• Moved to Uganda in 2007 (age 19) to teach kindergarten at orphanage –> Katie left everything she knew behind – her family, her friends and her boyfriend, her culture, even her own language – to answer God’s call in a place that God had laid on her heart. She was making herself truly vulnerable for the sake of spreading the gospel message of God’s love.
                • Now: runs non-profit organization (still from Uganda) called Amazima Ministries International, provides meals to 1200 children per week, initiated self-sustaining vocational program for women, adopted 13 young orphaned girls –> Imagine how the lives of all of those people in Uganda would’ve been different if Katie had run away from her vulnerability instead of following Christ.
  • In his forward to Under the Overpass, pastor, church planter, and Christian author Francis Chan said, “Sacrifice promotes believability.”[7] This short but powerful phrase certainly describes Mike and Sam’s journey on the streets, but I think it can also speaks to why it’s important for us to open ourselves up to God despite that uncomfortable feeling of vulnerability: only when we are truly open can we experience genuine discipleship.
    • Sacrifice promotes believability –> Vulnerability, our sacrifice of comfort, promotes the dedication necessary for discipleship
      • This is what Jesus is talking about in the 2 mini-parables that we encountered today – the man contemplating building the tower, and the king contemplating going to war. In these stories, Jesus is asking us to consider the cost of discipleship in all its struggles and vulnerability before committing ourselves.
        • Not asking for perfection – another scholar: Jesus was not asking for a guarantee of complete fidelity in advance. If he had, no one would qualify to be a disciple. Through these parables, Jesus was simply calling for each person who would be a disciple to consider in advance what the commitment required.[8]
  • So why do we even consider discipleship in the first place? I mean, we don’t like being uncomfortable. We don’t like being vulnerable. What keeps us coming back to God instead of turning elsewhere?
    • Have to remember that discipleship = not always scariness and discomfort –> grace in vulnerability as well
      • See e.g.s of power of faith in vulnerability in Under the Overpass –> despite adverse situations, Mike and Sam continued to share their faith with anyone who asked about it
        • Story of Tiffany (only person to take them to dinner in the whole 5 mos.)
        • Story from pp. 110-111 (“Amazing Grace”)
    • Vulnerability also opens us up to recognize God’s unconditional love and acceptance –> seen in passage from Psalm 139
      • Now, most passages that speak of God’s creative and redemptive love in the Old Testament speak of the multitudes – the nation of Israel, “all God’s people,” etc. – but this psalm is special. In this psalm, we hear words of how God lovingly and tenderly created each and every one of us as individuals.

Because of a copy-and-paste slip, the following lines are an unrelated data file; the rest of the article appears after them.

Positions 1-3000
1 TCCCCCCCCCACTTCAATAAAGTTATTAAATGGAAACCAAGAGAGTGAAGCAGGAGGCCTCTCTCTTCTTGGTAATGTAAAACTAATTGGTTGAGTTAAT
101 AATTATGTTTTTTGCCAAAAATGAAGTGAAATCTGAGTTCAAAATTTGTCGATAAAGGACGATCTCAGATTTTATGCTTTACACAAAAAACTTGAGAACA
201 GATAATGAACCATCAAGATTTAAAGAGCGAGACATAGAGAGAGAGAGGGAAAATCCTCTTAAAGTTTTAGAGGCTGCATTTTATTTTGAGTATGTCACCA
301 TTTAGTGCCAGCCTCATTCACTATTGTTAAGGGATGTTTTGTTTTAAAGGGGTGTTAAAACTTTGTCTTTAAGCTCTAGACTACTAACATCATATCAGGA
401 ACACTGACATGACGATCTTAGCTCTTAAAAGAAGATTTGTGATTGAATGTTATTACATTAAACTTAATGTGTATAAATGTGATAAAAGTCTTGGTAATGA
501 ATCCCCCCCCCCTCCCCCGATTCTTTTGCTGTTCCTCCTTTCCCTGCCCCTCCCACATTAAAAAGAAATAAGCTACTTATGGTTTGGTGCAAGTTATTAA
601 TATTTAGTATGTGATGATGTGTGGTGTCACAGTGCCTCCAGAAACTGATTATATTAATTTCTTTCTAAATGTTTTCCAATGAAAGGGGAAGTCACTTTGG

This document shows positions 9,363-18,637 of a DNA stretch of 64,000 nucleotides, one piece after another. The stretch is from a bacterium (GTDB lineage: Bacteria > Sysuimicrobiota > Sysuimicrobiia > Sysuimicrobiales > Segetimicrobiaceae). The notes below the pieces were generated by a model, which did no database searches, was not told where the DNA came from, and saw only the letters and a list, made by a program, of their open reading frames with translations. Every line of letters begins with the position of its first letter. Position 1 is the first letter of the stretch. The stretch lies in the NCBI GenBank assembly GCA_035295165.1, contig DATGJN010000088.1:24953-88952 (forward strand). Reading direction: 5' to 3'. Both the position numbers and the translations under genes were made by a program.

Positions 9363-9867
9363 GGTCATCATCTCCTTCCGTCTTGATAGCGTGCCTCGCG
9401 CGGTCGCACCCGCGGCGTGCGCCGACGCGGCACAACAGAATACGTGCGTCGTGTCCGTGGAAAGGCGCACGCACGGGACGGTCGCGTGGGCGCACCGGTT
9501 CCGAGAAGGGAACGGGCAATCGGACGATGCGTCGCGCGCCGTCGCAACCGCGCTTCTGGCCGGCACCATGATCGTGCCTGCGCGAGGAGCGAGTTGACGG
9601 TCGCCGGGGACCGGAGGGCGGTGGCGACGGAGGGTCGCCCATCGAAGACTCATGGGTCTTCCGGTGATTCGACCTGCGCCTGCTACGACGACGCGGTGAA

• Individual creation = theme throughout but especially clear in v. 14: I praise you because I am fearfully and wonderfully made.
          • Heb. in psalm is complex because it’s poetry, but woven into phrasing = word for “being distinct” –> God made us each individually, lovingly, and uniquely.
          • Scholar gets to the heart of how this affects our discipleship: The presence of such love invites both fierce loyalty and sweet surrender.[9] –> “Fierce loyalty and sweet surrender” … two things that require true vulnerability. You see, we can trust God with the openness of our fiercest loyalty and the vulnerability of our sweetest surrender because we know that God loves us. Always. And we know that God cares for us. Always.
            • Children’s sermon: kids knew I wouldn’t put anything scary or harmful in their open hands because they trust me – know I would never hurt them –> This is how we can be with God.
              • Trust infuses vulnerability with the power of faith
  • So here’s my question for you this morning: How is God calling you to be vulnerable? Where is God asking you to open your hands, your heart, or your life? Amen.

[1] Mike Yankoski. Under the Overpass: A Journey of Faith on the Streets of America. (Colorado Springs, CO: Multnomah Books), 2005.

[2] Ibid., 9.

[3] Lk 14:33.

[4] Lk 14:26-27.

[5] R. Alan Culpepper. “The Gospel of Luke: Introduction, Commentary, and Reflections” in The New Interpreter’s Bible Commentary series, vol. 9. (Nashville, TN: Abingdon Press, 1996), 292.

[6] and Kisses from Katie. (New York, NY: Howard Books), 2011.

[7] Francis Chan. “Forward,” in Under the Overpass: A Journey of Faith on the Streets of America by Mike Yankoski. (Colorado Springs, CO: Multnomah Books, 2010), ix.

[8] Culpepper, 293.

[9] J. Clinton McCann, Jr. “The Book of Psalms: Introduction, Commentary, and Reflections” in The New Interpreter’s Bible Commentary series, vol. 4. (Nashville, TN: Abingdon Press, 1996), 1238.